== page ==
It always takes me a while to adjust to new situations. Stepping through doors as a newcomer, a stranger, can be scary; learning my way around a different community; easing this still-somewhat-shy me into a new social circle; finding my bearings in an unfamiliar workplace… I usually stumble more often than not, or hesitate too often, hoping to prevent the inevitable fall.
And so it was when our kiddos left. I can avoid the empty bedroom, but how do I deal with the silence? The absence of laughter, music, calls of Mom, I need…!
In some ways parenting is harder after they’re grown. The world is not a giant playground, I’d remind them while pulling back on the reins.
But my view is so different from theirs. I try to rest in knowing there’s One who loves them even more than I do.
And I parent on my knees.
Too many times my prayers reach Heaven dripping in tears.
During the rush of their childhood years, I thought things were good. I lined my priorities straight, kept their lives ordered, took them to the park, linens cleaned, tummies fed, schoolwork done. Made sure the nightlight came on as the sun slipped out of sight at day’s end. Pointed them to God.
But an ever-changing culture contradicts my values, and I second-guess, and wonder if the good was really good, and if the bad wasn’t quite so? Or if there’s deception behind society’s drama playing out day after day.
I keep my Bible close beside me even now. Uninterrupted quiet time in the mornings to study and ponder and pray is a new luxury. (And whether the younger generation realizes it or not, the world is not always a safe place, and our children still need our prayers, no matter their age.)
Now after almost a year, the Preacher and I have settled into a new routine.
I get ready earlier than I used to, and sit in the car – me waiting for him, instead of him waiting – with no little ones making a mess, no teens knocking on our bedroom door to borrow my stuff in the Sunday morning rush.
The Preacher knows where to find food when I’m running late, past dinner time, still completing errands, or going to appointments, or helping another woman carry a burden too heavy for one. And he understands when I sit at my laptop long after bedtime.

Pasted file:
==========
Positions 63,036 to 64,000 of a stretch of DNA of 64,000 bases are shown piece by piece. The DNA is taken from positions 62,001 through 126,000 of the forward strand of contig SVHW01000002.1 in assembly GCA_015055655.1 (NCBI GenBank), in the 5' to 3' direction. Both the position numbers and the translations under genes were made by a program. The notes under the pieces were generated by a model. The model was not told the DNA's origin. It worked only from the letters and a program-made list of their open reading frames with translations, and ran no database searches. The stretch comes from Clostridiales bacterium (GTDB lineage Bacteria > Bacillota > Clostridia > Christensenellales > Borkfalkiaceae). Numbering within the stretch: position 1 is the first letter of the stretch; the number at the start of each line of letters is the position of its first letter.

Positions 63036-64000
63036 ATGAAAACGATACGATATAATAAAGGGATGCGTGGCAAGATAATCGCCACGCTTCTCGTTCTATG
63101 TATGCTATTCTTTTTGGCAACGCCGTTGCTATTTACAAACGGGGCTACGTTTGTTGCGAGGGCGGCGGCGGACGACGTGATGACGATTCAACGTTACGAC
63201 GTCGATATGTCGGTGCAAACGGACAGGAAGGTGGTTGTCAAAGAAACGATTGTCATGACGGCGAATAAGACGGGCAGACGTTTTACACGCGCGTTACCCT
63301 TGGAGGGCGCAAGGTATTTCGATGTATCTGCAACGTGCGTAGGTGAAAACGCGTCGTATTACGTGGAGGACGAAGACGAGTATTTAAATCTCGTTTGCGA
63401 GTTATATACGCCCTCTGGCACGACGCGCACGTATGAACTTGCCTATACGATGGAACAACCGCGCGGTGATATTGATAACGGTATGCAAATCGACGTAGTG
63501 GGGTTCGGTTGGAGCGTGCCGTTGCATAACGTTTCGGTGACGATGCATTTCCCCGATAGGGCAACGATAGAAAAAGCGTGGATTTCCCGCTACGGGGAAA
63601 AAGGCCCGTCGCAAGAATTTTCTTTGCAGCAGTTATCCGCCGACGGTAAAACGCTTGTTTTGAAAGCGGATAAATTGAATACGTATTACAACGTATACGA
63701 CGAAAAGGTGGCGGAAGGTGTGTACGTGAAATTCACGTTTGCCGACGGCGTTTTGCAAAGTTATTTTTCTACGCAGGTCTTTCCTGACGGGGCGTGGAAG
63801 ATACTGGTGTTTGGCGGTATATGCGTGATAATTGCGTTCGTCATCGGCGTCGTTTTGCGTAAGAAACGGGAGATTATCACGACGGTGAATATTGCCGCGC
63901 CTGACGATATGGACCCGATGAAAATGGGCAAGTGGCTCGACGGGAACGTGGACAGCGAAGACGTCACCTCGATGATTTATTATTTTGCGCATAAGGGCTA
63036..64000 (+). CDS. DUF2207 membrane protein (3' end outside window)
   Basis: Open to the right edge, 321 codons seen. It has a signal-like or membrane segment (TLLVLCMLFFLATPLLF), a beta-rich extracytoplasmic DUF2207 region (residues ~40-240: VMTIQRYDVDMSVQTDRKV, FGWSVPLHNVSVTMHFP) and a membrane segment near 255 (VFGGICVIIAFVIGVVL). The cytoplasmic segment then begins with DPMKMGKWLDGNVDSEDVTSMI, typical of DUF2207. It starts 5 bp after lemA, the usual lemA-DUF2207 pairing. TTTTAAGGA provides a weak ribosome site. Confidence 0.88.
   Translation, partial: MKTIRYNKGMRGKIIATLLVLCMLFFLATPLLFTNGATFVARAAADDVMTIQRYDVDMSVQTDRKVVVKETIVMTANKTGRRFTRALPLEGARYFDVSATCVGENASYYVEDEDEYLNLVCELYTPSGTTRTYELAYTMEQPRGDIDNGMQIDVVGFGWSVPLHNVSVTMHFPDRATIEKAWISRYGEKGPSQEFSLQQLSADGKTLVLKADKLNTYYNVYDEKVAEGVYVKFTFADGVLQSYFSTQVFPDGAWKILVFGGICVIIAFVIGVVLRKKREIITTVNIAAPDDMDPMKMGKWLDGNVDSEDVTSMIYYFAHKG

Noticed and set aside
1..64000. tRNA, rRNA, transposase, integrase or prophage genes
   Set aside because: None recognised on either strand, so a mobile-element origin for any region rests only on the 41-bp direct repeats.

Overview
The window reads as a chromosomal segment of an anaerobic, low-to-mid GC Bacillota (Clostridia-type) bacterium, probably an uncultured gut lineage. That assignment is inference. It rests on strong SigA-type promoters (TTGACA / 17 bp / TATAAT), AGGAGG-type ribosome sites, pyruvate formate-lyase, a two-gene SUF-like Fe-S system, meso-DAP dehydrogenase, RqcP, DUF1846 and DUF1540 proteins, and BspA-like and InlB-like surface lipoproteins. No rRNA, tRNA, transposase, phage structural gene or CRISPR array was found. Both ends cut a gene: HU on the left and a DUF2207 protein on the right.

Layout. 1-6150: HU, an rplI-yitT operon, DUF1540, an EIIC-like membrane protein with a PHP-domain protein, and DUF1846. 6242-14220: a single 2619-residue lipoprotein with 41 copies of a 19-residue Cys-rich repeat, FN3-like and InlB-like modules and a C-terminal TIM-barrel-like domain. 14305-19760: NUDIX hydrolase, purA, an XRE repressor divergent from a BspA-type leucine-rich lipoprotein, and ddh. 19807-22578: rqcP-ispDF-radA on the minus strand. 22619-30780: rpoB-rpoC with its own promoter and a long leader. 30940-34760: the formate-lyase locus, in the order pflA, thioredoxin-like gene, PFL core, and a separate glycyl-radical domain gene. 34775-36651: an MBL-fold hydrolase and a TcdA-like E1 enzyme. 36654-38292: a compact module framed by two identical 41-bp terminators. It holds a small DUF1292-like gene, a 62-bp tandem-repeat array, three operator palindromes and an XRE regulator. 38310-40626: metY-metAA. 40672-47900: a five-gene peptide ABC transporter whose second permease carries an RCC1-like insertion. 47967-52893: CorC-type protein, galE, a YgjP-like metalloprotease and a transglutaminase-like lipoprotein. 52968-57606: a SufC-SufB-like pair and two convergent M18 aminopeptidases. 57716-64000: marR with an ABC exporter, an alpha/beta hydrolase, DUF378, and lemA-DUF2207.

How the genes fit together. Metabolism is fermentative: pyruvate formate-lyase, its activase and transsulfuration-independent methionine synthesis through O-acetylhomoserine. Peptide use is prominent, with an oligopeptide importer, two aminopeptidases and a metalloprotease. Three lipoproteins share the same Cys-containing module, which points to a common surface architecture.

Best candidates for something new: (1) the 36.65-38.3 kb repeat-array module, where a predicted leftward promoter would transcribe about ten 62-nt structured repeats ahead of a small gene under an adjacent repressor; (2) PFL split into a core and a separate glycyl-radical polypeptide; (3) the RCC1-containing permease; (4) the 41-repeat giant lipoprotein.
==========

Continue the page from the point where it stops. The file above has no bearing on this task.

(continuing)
I can eat Greek yogurt straight from the container without worrying about germs, because there are only the two of us. He has his treats and I have mine. And I don’t have to share.
The bag of frozen strawberries or bowl of pineapple will be as full in the morning as it was the night before. No more resident-teen-age-midnight-snack-monsters to deplete the food supply. And I actually get to eat some – today and tomorrow and the next day!
I don’t have to wait my turn to walk on the treadmill or take a shower or use the laundry room.
If we want to run around in our undies or make love in the living room before a blazing fire we can. No one will see, and the cats don’t mind.
And the back half of the house stays cleaner longer. Ahh… Only the bugs live back there now.
As it’s just the two of us in this new chapter of married life, I’m surrounded by a sense of other-worldliness – almost dreamlike. Amazing how 30 years of having little (and then not-so-little) people dependent on me, with their neediness and hanging-on and my having to always look out for them is now replaced with a lightness… like removing the 50-pound pack off my back after reaching the top of a mountain. And then standing in awe to enjoy the view.
Super Mom has taken off her cape and packed it away in the spare closet.
And the Preacher has no more competition when he wants to talk to me or take me outside to look at the garden. We hold hands more often, “splurge” on fro-yo whenever we’re in the Valley.
There’s an unfamiliar contentment… We did it. (As in, we survived!) Wow! After seeing something through to the end, and reaching the finish line. Yeah, we stumbled more than some, but we kept going.
For a righteous man may fall seven times, and rise again… – Proverbs 24:16
And we made it. We survived and the kids survived – actually better than they think, but they’ll figure that out.
And God was good. Because this mama knew she was lacking and prayed a lot. Anything good in my kids is because He answers prayers and helps those who turn to Him. He gives where I lack and guides in the dark, and pours wisdom and grace and love in abundance. Because He knows how it is being a parent.
As a father pities his children, so the Lord pities those who fear Him. For He knows our frame; He remembers that we are dust. – Psalm 103:13-14
It’s the beginning of enjoying the fruit of our reward, I think – hoping I’m not premature in my assessment.
We’re not the same people we were when the Preacher and I first met all those years ago. But we’re not entirely different, either. Our strengths and weaknesses have complemented each other’s, and we’ve learned and grown and developed callouses in the right places, toughened up where necessary… We’re a bit wiser, more patient, and more tender in ways, too.
The end of a thing is better than its beginning… – Ecclesiastes 7:8
Just the two of us – an ending, a beginning, and a new adventure in this quiet house full of memories. (And frozen yogurt.)